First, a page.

to seven day transition program and includes information on financial
planning, benefits, and employment.
Disability Claims Can Be Submitted Before Separation
While trolling disability forums, I’ve periodically read about recent veterans criticizing the VA about delays in claims processing. The survey documented that only half of the respondents looking to transition within the next two years were even aware that they could file a claim before separating.
While it’s unlikely, in my case, I could submit a disability claim as early as September 2016.
56% of post-9/11 veterans are aware they could file a VA claim 180 days prior to discharge and 51% are aware that they are still eligible for VA care for up to five years after separation. For veterans as a whole, only 32% were aware they could file a VA claim 180 days prior to discharge and 25% are aware that they were eligible for VA care for up to five years after separation. It is important to note that nearly 60% of the veteran sample separated from active duty 20 or more years ago and may not have had access to or eligibility for certain transition resources and benefits.
Doug recently published a post explaining why you should file a disability claim and had this to say:
Disability claims: it took me four years after retirement to realize that I had service-connected knee damage. In retrospect, when I was doing my retirement physical I should’ve run my medical record past a VSO so that we could make a decision about a claim. Filing a VA claim during the retirement transition (even if the rating is 0%) is probably easier than filing a claim after retirement when the problems finally surface. The biggest challenges for me were gathering records, refreshing my memory, and understanding the chronology. But Marge is in perfect health after her 25 years and will probably never bother submitting a claim. Whichever way you decide to go, you definitely want the electronic copy of your medical record.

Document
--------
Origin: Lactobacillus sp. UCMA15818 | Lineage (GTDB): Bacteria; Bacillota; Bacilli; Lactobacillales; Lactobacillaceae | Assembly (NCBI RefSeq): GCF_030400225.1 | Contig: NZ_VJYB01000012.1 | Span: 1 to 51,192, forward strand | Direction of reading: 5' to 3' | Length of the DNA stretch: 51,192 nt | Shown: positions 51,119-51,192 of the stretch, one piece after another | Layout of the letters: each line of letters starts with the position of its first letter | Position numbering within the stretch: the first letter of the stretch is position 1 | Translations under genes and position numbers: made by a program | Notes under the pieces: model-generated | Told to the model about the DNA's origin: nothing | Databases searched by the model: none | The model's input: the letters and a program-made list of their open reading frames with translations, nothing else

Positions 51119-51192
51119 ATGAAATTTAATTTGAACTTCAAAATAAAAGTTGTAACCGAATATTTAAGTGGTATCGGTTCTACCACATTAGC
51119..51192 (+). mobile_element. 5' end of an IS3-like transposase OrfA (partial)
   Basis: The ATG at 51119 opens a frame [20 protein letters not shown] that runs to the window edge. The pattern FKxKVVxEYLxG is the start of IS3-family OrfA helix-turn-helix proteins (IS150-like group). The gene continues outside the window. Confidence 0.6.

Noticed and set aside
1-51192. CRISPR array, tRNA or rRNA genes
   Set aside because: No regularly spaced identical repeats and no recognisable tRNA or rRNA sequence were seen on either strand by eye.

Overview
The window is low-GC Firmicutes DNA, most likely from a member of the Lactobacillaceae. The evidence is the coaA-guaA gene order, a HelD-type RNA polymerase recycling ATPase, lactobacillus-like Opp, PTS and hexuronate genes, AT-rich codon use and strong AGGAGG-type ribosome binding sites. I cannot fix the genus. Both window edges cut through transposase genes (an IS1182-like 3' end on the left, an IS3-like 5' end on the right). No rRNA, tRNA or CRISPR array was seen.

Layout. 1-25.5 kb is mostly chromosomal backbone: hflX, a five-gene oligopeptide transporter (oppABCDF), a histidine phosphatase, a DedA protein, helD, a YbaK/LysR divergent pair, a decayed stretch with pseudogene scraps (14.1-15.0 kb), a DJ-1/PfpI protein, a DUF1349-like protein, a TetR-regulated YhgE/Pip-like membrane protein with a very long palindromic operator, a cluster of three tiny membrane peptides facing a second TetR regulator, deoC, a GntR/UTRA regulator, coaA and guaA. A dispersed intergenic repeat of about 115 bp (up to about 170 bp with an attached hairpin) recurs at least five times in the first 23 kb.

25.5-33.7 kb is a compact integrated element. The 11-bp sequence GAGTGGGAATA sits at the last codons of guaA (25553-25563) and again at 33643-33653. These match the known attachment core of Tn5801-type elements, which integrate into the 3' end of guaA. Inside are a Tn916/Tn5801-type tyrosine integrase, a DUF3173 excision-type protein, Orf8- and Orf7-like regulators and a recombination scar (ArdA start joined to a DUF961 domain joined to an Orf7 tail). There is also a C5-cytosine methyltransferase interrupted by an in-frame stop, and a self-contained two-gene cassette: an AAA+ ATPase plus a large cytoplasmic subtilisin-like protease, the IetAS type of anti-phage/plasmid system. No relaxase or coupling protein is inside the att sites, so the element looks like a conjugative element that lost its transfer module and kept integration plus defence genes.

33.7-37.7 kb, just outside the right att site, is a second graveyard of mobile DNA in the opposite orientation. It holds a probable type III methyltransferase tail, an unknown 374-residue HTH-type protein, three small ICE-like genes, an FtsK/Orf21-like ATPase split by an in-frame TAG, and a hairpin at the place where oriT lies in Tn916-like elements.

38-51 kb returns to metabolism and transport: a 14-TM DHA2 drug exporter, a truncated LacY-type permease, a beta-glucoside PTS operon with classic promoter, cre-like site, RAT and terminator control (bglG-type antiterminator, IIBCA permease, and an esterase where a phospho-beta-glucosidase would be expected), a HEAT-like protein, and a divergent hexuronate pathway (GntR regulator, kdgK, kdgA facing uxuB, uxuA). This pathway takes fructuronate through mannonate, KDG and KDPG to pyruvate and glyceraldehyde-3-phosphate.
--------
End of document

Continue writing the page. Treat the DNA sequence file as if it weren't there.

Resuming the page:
Finding Employment Remains A Challenge For Vets
Veterans reported extreme difficulties finding work that matches their skills, education, and desired career field. Some of the reasons are due to disabilities, family obligations, and inability to locate a job. Recently I read an article from Career Attraction, which listed nine reasons why companies refuse to hire vets. After reviewing this finding, I wonder if this wound is partially self-inflicted.
The survey asked an open-ended question that required respondents to identify a resource that would enable them to find adequate employment. The top resources where:
• A network of those who successfully transitioned from the military into the civilian workplace (34%)
• Career advisor (32%)
• A job bank focused on military families (29%)
• A program to develop interviewing and networking skills (26%)
• Someone who successfully transitioned from the military into the civilian workplace (23%)
• A program to help place military families in paid internships (21%)
As a service member preparing to retire, I want to offer a heartfelt thanks to Blue Star Families and the Institute for Veterans and Military Families for their commitment to improving the lives of service members, military families, and veterans.
The 2015 Military Family Life Survey is a powerful tool and something that should be shared to enhance the well-being of the military community.
Hopefully, you’re like me and will use the survey to improve the likelihood of a successful transition from your respective branch of service.